Here's something to chew on:
Raw meat guidance document
Â· The Food and Drug Administration (FDA) has announced the availability of the draft guidance entitled Manufacture and Labeling of Raw Meat Foods for Companion and Captive Noncompanion Carnivores and Omnivores. This draft guidance document is intended to provide specific guidance on the manufacture and labeling of foods that contain raw meat, or other raw animal tissues, for consumption by dogs, cats, other companion or pet animals and captive noncompanion animal carnivores and omnivores.
The FDA does not believe that raw meat foods are consistent with the goal of protecting the public from significant health risks, particularly when such products are brought into the home and/or used to feed domestic pets. According to the FDA, for firms choosing to manufacture and market raw meat and raw animal tissue products, more specific guidance is warranted for how such products could be manufactured and labeled to protect pet owners and pets from risks involving food safety and nutritional deficiency.
Comments on the draft guidance must be submitted within 75 days of publication in the Federal Register (December 18, 2002) to ensure their consideration in preparation of the final document. Electronic comment submissions can be sent to www.fda.gov/dockets/ecomments.
Comments should be identified with the full title of the draft guidance document and the docket number 02D-0468. For further information, contact William Burkholder, Center for Veterinary Medicine, E-mail: email@example.com
Pet Food Institute label study
Â· The US Food and Drug Administration (FDA) is in the process of considering a BSE-related precautionary label on all petfood sold at retail that would state â€œdo not feed to cattle or other ruminantsâ€Â¾even though there is no BSE risk in the US currently. The proposed label on petfood is part of the agencyâ€™s examination of the overall BSE prevention efforts.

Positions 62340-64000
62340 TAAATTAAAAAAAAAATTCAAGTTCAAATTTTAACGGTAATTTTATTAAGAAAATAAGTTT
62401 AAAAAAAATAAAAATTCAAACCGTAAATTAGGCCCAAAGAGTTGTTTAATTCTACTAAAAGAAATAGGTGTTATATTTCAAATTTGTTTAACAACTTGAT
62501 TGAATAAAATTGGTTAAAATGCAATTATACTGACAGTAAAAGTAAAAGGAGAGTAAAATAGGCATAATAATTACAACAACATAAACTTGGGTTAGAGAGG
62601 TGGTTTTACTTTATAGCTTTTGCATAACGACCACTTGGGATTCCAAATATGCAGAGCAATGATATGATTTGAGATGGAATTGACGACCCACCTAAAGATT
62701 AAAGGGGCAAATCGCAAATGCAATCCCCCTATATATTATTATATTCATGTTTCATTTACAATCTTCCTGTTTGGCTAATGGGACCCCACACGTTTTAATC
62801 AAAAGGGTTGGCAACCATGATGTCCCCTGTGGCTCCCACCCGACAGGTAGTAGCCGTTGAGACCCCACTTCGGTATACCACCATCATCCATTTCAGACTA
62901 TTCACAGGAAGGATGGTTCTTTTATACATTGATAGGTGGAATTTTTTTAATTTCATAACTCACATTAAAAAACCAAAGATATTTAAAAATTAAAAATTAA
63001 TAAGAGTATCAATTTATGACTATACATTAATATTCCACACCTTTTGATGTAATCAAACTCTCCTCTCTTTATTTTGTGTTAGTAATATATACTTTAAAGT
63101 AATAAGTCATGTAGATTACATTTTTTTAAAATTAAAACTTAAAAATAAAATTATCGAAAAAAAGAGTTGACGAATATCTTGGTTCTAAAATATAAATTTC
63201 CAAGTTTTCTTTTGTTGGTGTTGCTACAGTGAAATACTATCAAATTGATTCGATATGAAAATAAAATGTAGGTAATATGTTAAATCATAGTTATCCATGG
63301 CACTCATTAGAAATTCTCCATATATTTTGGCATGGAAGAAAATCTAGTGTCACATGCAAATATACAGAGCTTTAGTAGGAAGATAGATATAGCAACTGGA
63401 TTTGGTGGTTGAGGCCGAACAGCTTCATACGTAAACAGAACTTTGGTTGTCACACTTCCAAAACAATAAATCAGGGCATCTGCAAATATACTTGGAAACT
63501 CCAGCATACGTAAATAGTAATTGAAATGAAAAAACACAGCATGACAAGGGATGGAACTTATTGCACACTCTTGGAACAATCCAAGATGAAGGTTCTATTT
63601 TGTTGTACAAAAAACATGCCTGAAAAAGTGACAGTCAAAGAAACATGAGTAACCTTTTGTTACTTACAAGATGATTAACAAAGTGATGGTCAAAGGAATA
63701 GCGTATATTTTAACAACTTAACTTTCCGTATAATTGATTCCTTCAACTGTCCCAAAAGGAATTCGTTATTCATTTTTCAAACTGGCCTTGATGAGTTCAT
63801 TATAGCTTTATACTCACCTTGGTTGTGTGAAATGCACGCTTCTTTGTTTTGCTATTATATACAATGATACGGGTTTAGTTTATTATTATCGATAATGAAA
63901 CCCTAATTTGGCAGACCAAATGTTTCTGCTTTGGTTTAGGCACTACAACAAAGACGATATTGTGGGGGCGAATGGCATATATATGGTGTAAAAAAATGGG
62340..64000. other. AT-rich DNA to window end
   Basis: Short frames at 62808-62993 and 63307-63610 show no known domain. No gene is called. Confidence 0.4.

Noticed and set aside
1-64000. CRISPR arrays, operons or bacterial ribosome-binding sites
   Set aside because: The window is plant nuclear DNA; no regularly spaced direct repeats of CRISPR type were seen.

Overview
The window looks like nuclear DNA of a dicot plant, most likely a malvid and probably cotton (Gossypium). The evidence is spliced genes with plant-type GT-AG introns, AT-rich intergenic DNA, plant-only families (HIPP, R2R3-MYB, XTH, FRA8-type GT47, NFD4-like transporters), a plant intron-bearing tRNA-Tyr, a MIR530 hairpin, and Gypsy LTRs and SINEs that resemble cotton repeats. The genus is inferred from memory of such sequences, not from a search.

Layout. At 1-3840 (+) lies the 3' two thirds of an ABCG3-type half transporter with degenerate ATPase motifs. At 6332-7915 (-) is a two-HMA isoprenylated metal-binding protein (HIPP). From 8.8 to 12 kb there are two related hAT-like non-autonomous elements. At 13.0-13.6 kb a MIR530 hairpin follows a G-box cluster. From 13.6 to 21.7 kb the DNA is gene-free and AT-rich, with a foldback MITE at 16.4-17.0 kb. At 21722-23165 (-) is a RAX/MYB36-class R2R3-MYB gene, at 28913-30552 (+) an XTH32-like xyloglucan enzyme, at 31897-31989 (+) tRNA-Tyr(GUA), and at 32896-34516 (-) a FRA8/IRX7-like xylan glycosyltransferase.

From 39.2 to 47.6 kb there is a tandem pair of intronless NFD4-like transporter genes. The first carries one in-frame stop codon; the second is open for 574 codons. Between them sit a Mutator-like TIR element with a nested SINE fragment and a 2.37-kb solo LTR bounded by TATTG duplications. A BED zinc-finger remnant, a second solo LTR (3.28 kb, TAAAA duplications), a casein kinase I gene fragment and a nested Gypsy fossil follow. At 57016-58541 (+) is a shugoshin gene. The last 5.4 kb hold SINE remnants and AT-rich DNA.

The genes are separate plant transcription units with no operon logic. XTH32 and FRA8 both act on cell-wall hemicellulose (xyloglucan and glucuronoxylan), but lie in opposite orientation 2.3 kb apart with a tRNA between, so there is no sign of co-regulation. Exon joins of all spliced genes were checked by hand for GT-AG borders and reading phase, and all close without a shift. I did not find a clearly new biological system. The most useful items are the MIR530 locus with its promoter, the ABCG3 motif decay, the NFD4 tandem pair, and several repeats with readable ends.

The Pet Food Institute (PFI) conducted a survey to determine what the consumer impact of such a statement would be. As the survey revealed, the impact could be very damaging to the petfood industry. The deadline for comments to the FDA on this issue is February 4, 2003. PFI encourages petfood manufacturers to make their position known to FDA before the deadline.
The survey results were obtained from a poll of pet owners who make buying decisions about petfood. They were not given any prior knowledge that the proposed label had anything to do with BSE prevention. The poll was designed to be representative of the US population and was conducted for PFI by Edge Research of Falls Church, Virginia, USA.
According to survey results, when consumers saw a label that said â€œdo not feed to cattle or other ruminantsâ€ on petfood, a full 42% had a negative reaction to it. An additional 16% were not sure about it and 35% were neutral. When asked about the safety of the product, if it had that label, 56% would be very (38%) or somewhat (18%) concerned. When asked what the reaction would be if they knew the label was required by the FDA, the 56% that were concerned increased to 57%.
One of the most telling statistics found in the survey, was that if consumers saw the label on petfood, 17% would feed their pet something else like table scraps or homemade food. This possible 17% decline represents a US$2 billion reduction in petfood sales (17% of $12 billion in sales for 2001 = $2 billion). This could mean serious problems for the petfood industry, even though there is currently no BSE in the United States and the current rule already requires the labeling of salvage or distressed petfood.
PFI has made education about handling salvage and distressed petfood one of its top priorities. PFI still has plenty of Handling Salvage and Distressed Petfood brochures available for free to anyone who might need them. Contact Stephen Payne for your copies.
Stepping away from what this rule could do to petfood sales, PFIâ€™s survey also found that 19% of consumers would be very (10%) or somewhat (9%) concerned about the safety of beef and lamb products they buy for themselves. Almost one-fifth had safety concerns about things they would eat and BSE was never mentioned in the survey. PFI believes that these numbers would increase when consumers learned that the label was placed by FDA as a measure to prevent the spread of BSE, if it were ever found in the US.
For those of you scratching your heads and asking yourself what is BSE it is also known as Mad Cow Disease.